As we discussed earlier this month, since the start of the Great Recession, the very idea of initial unemployment claims dropping below the 300,000 threshold seemed rather fanciful. But the latest data from the Labor Department shows that it's now happened three times in the last five weeks.
The number of people applying for unemployment benefits fell below 300,000 for the third time in five weeks, signaling once again that layoffs remain at a post-recession low amid an uptick in hiring in most major U.S. industries. Initial jobless claims fell by 14,000 to 298,000 in the week of Aug. 10 to Aug. 16, the Labor Department said Thursday. Economists surveyed by MarketWatch expected claims to drop to 300,000 on a seasonally adjusted basis.
The average of new claims over the past month, meanwhile, climbed by 4,750 to 300,750. Although that's a four-week high, the monthly average is still near the lowest level in eight years.
To reiterate the point I make every Thursday morning, it's worth remembering that week-to-week results can vary widely, and it's best not to read too much significance into any one report.
In terms of metrics, when jobless claims fall below the 400,000 threshold, it's considered evidence of an improving jobs landscape, and when the number drops below 370,000, it suggests jobs are being created rather quickly. At this point, we've been below 330,000 in 21 of the last 24 weeks.
In recent years, it's easy to think of instances in which American servicemen and women are sent on a dangerous mission, which has gone very well. The mission to free Richard Phillips from his captors in 2009, for example, was a great success. So was the raid on Osama bin Laden's compound. More recently, the capture of Ahmed Abu Khattala, the alleged ringleader of the deadly 2012 attack on the U.S. outpost in Benghazi, went off without a hitch.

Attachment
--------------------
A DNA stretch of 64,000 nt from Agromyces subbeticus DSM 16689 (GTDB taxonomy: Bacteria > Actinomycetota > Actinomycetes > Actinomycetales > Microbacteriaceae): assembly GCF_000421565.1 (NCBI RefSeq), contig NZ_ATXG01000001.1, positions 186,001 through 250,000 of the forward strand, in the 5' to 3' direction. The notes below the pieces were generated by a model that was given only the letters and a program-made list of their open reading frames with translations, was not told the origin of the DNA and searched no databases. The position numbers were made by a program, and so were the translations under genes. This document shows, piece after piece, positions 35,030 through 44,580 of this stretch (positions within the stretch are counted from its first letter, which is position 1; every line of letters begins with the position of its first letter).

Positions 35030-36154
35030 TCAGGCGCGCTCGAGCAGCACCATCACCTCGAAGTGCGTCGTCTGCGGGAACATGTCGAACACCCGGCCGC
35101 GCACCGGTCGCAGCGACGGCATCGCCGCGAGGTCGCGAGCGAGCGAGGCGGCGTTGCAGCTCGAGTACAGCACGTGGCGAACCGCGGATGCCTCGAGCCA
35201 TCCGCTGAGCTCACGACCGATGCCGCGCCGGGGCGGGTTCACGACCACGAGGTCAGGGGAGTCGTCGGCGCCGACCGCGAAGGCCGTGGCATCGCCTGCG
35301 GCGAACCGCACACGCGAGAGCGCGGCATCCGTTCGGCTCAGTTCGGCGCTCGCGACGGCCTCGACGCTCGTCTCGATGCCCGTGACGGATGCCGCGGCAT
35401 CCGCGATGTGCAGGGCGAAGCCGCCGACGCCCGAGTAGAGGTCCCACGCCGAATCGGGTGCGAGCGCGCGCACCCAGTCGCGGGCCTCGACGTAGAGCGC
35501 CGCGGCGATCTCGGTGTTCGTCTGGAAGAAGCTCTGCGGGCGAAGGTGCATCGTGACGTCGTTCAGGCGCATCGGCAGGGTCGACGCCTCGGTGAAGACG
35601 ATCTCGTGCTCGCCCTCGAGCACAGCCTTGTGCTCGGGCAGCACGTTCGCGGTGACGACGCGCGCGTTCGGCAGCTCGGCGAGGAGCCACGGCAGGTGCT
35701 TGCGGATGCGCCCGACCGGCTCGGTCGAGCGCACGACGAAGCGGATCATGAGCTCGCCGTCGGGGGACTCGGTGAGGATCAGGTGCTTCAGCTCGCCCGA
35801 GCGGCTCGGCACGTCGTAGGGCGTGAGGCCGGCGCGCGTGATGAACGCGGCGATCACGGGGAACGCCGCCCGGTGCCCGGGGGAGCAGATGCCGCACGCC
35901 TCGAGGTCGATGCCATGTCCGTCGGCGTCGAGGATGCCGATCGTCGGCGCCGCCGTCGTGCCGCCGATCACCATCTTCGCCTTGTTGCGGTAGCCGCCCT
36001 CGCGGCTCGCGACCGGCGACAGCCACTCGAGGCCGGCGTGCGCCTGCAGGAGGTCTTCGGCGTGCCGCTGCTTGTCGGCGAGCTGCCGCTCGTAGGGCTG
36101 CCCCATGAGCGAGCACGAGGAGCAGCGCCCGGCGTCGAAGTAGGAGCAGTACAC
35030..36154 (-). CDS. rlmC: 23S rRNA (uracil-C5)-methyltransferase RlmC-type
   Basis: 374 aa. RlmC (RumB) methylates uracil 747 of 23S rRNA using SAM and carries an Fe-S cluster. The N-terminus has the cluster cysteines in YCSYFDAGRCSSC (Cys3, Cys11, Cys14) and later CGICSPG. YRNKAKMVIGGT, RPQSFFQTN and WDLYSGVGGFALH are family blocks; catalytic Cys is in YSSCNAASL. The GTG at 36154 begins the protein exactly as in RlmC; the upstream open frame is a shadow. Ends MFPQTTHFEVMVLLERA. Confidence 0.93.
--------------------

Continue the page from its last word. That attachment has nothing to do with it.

The Pentagon attempted a rescue operation to free James Foley and other U.S. hostages held in Syria by Islamist militants, but the mission failed because the hostages weren't where U.S. planners thought they were, U.S. officials told NBC News on Wednesday.
The attempted rescue occurred early this summer when Special Operations forces in helicopters, under air cover from U.S. fighter jets, swarmed a compound and were engaged by enemy forces, U.S. officials told NBC News.
An American helicopter pilot suffered a minor injury, but that was the full extent of the U.S. casualties. On the other hand, Defense Department officials said "many ISIS fighters were killed" during the raid and subsequent gunbattle.
The hostages, however, simply weren't there.